Muted global growth for another two years undermines resilience to negative shocks
Global growth will be lacklustre over the next two years as the slowdown in China and other emerging markets continues to weigh on the world economy, Moody’s Investors Service said in a report.
Moody’s forecasts that G20 GDP growth will average 2.8% in 2015-17, only 0.3 percentage point higher than in 201214 and below the 3.8% average recorded in the five years before the global financial crisis. The rating agency’s latest forecasts are broadly unchanged from its last quarterly Global Macro Outlook in August.
“Muted global economic growth will not support a significant reduction in government debt or allow central banks to raise interest rates markedly,” said the report’s author Marie Diron, Senior Vice President, Credit Policy. “Authorities lack the large fiscal and conventional monetary policy buffers to protect their economies from potential shocks.”
G20 GDP growth is slowly to 2.8% in 2016 and 3% in 2017 from 2.6% in 2015. Emerging markets’ contribution to G20 GDP growth in 201517 will fall to the lowest levels since the early 2000s. The combination of persistently low commodity prices and subdued global growth will maintain disinflationary pressures, weigh on revenues and hamper attempts to deleverage.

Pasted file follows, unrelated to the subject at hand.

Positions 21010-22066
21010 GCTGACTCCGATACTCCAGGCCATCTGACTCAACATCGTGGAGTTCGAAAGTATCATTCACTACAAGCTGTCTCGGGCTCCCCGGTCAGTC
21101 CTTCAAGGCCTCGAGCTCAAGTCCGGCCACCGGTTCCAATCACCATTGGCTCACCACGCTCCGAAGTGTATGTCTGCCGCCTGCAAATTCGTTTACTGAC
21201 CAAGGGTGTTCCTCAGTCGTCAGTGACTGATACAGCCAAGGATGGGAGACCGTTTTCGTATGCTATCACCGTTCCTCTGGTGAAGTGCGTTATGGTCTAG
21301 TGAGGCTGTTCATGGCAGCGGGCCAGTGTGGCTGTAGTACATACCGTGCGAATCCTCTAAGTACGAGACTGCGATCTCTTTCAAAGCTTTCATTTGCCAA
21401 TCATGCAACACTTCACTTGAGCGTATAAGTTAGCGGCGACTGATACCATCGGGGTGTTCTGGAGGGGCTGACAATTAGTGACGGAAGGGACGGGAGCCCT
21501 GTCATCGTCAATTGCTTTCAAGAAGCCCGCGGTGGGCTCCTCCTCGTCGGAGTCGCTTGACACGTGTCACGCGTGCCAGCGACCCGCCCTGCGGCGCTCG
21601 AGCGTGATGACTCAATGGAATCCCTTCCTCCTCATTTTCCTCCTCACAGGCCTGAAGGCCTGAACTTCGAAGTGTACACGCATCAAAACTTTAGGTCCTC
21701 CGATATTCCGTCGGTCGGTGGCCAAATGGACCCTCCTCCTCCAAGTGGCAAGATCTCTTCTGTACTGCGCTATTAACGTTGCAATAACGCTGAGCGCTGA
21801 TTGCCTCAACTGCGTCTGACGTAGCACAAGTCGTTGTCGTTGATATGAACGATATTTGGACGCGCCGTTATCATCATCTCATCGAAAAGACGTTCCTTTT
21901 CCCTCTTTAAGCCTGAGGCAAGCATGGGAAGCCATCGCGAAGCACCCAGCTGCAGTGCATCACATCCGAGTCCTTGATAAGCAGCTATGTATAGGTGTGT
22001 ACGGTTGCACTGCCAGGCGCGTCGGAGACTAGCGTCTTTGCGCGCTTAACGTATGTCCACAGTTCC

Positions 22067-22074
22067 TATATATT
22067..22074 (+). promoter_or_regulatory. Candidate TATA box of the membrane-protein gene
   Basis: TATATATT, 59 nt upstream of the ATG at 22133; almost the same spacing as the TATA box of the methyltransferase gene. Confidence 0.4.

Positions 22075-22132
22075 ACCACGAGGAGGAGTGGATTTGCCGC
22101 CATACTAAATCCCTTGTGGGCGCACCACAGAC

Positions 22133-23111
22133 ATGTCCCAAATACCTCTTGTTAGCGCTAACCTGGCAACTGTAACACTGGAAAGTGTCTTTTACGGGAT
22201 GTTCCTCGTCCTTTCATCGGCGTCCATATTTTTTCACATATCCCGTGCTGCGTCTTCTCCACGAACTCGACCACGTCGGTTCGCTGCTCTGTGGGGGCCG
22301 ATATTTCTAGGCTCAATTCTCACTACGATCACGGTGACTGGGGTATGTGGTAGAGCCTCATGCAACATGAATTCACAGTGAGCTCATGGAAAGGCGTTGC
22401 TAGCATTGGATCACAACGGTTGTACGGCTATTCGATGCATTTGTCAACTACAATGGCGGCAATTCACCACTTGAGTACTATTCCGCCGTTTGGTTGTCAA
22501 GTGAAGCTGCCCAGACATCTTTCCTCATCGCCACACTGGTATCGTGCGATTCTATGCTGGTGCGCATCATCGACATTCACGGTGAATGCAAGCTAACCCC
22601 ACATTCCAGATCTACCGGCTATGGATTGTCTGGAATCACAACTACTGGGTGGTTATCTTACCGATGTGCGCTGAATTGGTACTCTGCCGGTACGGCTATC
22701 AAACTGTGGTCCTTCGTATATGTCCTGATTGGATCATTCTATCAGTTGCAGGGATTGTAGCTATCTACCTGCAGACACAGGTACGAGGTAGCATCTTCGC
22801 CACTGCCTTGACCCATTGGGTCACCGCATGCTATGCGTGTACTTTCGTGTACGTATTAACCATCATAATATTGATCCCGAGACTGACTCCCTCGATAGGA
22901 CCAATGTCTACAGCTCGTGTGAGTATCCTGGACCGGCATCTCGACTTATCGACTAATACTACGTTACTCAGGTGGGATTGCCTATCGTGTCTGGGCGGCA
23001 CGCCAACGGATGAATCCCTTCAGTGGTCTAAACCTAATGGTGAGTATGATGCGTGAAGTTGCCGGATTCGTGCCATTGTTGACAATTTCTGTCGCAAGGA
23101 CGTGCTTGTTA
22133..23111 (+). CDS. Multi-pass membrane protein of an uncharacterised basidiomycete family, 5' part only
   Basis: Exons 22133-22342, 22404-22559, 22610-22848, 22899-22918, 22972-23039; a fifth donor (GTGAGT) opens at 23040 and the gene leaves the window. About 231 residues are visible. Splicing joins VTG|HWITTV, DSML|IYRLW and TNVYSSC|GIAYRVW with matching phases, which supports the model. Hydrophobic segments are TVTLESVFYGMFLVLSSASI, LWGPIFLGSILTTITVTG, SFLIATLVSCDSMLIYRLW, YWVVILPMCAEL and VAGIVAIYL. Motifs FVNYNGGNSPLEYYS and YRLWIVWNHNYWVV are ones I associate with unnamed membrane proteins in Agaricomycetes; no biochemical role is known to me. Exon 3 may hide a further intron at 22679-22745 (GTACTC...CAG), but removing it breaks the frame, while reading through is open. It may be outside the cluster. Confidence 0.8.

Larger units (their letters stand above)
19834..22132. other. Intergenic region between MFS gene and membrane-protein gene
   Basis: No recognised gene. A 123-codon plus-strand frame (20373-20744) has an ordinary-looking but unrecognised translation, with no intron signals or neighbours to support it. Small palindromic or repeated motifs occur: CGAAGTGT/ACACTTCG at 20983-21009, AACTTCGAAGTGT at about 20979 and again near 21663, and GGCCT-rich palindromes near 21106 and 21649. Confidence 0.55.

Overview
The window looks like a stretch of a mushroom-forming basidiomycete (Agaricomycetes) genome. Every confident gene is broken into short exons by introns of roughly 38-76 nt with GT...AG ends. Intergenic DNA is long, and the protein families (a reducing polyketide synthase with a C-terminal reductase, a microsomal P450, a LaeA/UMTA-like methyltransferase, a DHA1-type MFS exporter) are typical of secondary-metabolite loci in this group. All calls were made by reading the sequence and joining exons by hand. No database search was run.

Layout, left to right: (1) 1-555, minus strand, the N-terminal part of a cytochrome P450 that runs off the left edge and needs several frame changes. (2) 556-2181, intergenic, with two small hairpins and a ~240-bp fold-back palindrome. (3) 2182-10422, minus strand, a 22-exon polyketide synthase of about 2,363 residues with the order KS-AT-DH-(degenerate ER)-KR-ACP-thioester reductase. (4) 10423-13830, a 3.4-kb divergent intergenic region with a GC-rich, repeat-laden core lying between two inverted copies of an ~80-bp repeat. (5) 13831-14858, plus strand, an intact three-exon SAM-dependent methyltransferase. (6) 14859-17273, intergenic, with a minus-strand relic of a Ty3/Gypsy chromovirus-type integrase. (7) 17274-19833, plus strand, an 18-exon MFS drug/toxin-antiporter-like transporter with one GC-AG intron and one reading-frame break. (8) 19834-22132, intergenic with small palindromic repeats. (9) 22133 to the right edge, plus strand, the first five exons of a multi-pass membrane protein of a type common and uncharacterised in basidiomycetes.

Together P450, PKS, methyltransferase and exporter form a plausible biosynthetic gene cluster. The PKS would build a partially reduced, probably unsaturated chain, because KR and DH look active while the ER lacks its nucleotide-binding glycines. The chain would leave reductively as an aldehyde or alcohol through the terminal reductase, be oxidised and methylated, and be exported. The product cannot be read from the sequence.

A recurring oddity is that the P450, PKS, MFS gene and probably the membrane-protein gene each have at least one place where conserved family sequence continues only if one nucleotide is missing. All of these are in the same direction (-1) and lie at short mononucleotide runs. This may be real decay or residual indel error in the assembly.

The main risks to the economic outlook would stem from a bigger than expected global fallout from the Chinese slowdown and a larger impact from tighter external and domestic financing conditions in other emerging markets.
“The direct effects on the global economy from both of these potential risks would likely be limited,” Diron added. “However, advanced economies would be unable to do much to shore up global growth, given policymakers’ limited room for manoeuvre on fiscal and monetary policy and the high leverage we’re seeing in a number of sectors and countries.”
In China, Moody’s forecasts GDP growth of just under 7% in 2015, 6.3% in 2016 and 6.1% in 2017. The gradual economic slowdown reflects a trade-off between further reforms - aimed at lessening the economy’s dependence on investment and credit and increasing the influence of market mechanisms — and the risk of jeopardising employment and social stability.
Commodity prices are unlikely to rise significantly in the next few years. A large inventory build-up, a slow supply response and muted demand from China and other key importers will all weigh on prices.
Moody’s expects no significant rise in prices for energy, metal and mining commodities in the next two years. For commodity producers, the economic effects of low commodity prices will spill over into other sectors through supply chains and weaker growth in household income. As well as weaker commodity prices, a range of country-specific factors will contribute to lower growth in emerging markets and could lead investors to reassess growth and return prospects in some countries. For example, political uncertainty will be a negative factor in Brazil and Russia and infrastructure shortages will hamper growth in South Africa.
Slow growth in emerging markets will not derail growth in advanced economies, where the economic outlook is likely to be supported by more accommodative monetary policy in the years ahead. Growth is expected to be broadly stable in the US, Europe and Japan. For 2015-17, Moody’s forecasts average GDP growth at around 2.5% in the US, the UK and Korea and 1.5% for the euro area.